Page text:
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Economic Growth and Institutional Change in Indonesia in the 19th and 20th Centuries

25 februari 2002 t/m 26 februari 2002

Background and aim
The `First Conference on Indonesia's Modern Economic History, 1815-1990' was held at the Indonesian Academy of Sciences in Jakarta on 1-4 October 1991 (for proceedings see Lindblad 1993, 2000). Since then much has happened in the study of Indonesian economic history. An international conference held at the Royal Netherlands Academy of Science in Amsterdam on 20-22 september 1994 focused on the historical foundations of a national economy in Indonesia (for proceedings see Lindblad 1996).
In the course of the 1990s attention gradually shifted from the identification and exploration of new, challenging research themes towards synthesis and attempts to link economic development with broader historical issues. In 1998 the first booklength survey of Indonesia's modern economic history appeared stressing the theme of `missed opportunities' in terms of economic growth and development in Indonesia (Booth 1998). The emphasis on synthesis and lessons to be learnt from economic history also characterised the international conference on `Crisis and Continuity: Indonesian Economy in the Twentieth Century' organised by the Gadjah Mada University in Yogyakarta on 26-28 July 1999 (for proceedings see Lembaran Sejarah 2000). At this conference attention was in particular given to the nearly completed manuscript for a forthcoming international textbook on the modern economic history of Indonesia (Dick a.o. 2002). This textbook aims at a juxtaposition of three themes: globalisation, economic integration and state formation.

Two research traditions have become especially important in the study of Indonesian economic history during the past decade. One is highly quantitative culminating in reconstructions of Indonesia's national income over a long period of time, from the late nineteenth century up to today (see the pioneering study of Van der Eng 1992, also Van der Eng 2001). The other research tradition highlights the institutional framework of economic development in Indonesia, both as a colonial legacy and as it has evolved since Independence. There is a growing appreciation among scholars that these two approaches complement each other. The conference planned for 25-26 February 2002 aims at bridging the gap between these two research traditions. Key questions are as follows: To what extent can institutional changes explain variations in macro-economic time series? What can we infer from quantitative series with regard to the functioning of economic institutions? The Amsterdam conference gathers experts from Indonesia and Australia as well as from the Netherlands, including representatives of the by now completed project to reconstruct the Dutch national accounts in the nineteenth and twentieth centuries.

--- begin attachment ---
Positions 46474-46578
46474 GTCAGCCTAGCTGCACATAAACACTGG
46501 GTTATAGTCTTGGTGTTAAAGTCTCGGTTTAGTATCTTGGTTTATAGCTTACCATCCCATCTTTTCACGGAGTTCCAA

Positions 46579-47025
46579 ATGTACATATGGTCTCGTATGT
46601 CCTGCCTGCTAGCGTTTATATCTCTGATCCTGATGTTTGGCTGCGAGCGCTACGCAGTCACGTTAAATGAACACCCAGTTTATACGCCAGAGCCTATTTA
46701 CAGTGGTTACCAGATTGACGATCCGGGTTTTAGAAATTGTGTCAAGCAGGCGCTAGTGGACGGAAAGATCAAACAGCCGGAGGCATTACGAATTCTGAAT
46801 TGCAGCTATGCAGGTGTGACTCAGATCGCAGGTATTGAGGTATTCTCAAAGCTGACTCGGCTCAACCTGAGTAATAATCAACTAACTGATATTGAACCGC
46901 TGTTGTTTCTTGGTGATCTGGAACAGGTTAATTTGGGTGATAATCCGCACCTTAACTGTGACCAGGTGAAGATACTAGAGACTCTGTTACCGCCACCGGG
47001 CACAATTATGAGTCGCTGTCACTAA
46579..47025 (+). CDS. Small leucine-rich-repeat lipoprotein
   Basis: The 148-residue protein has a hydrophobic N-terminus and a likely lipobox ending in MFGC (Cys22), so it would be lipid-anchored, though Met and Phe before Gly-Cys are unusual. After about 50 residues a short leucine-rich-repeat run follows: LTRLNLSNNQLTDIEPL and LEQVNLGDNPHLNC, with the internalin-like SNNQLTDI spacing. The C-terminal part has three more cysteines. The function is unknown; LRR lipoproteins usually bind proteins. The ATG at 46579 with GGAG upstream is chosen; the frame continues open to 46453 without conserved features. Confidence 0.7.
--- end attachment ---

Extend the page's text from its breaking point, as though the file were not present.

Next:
Programme and Contributors

Session I. National Accounts of Indonesia
Chair: Dr. J. Thomas Lindblad (University of Leiden)

Dr. Pierre van der Eng (Australian National University, Canberra):
'Indonesia’s growth experience in the 20th century: Evidence, queries, guesses' (PDF file, 100 kb.)
Discussant: Dr. Jan-Pieter Smits (University of Groningen)

Prof. Jan Luiten van Zanden (University of Utrecht/IISG):
'Economic growth in Java 1820-1940. Is it possible to reconstruct the historical national accounts of (19th century) Java?'
(PDF file, 101 kb.)
Discussant: Prof. Peter Boomgaard (University of Amsterdam/KITLV)

Session II. Institutional Change in Indonesia
Chair: Prof. Peter Boomgaard (University of Amsterdam/KITLV)

Prof. Howard Dick (University of Melbourne):
State, politics, society and institutional learning. Lessons of the 20th Century (PDF file, 69 kb.)
Discussant: Prof. Jan Luiten van Zanden (University of Utrecht/IISG)

Dr. Bambang Purwanto (Gadjah Mada University, Yogyakarta):
'Peasant economy and institutional change in late colonial Indonesia' (PDF file, 189 kb.)
Discussant: Dr. Freek Colombijn (University of Leiden)

Dr. Mudrajad Kuncoro (Gadjah Mada University, Yogyakarta):
'A quest of industrial district: An empirical study of small and cottage industries in Java'  (PDF file, 730 Kb.)
Discussant: Dr. Marcel Timmer (University of Groningen)

Session III. Trends in the Late Colonial Period
Chair: Dr. Bambang Purwanto (Gadjah Mada University, Yogyakarta)

Prof. Peter Boomgaard (University of Amsterdam/KITLV):
'From subsistence crises to trade cycle depressions, 1800-1940' (PDF file, 239 Kb.)
Discussant: Prof. Anne Booth (University of London)

Dr. Jeroen Touwen (University of Leiden):
'Accelerations in Java Sea trade. Foreign and domestic trade and shipping in late colonial Indonesia, 1870-1940' (PDF file, 346 Kb.)
Discussant: Dr. Mudrajad Kuncoro (Gadjah Mada University, Yogyakarta)

Prof. Anne Booth (University of London):
'Growth Collapses in Indonesia: A Comparison of the 1930s and the 1990s' (PDF file, 70 Kb.)
Discussant: Prof. Howard Dick (University of Melbourne)

Session IV. The Transition Period 1930-1970
Chair: Prof. Jan Luiten van Zanden (University of Utrecht/IISG)

Dr. J. Thomas Lindblad (University of Leiden):
'The importance of indonesianisasi during the transition from the 1930s to the 1960s'
(PDF file, 65 kb.) | Diagram (Excel spreadsheet, 56 kb.)

Discussant: Dr. Willem Korthals Altes

Information: Thomas Lindblad, thomaslindblad@hotmail.com or j.t.lindblad@let.leidenuniv.nl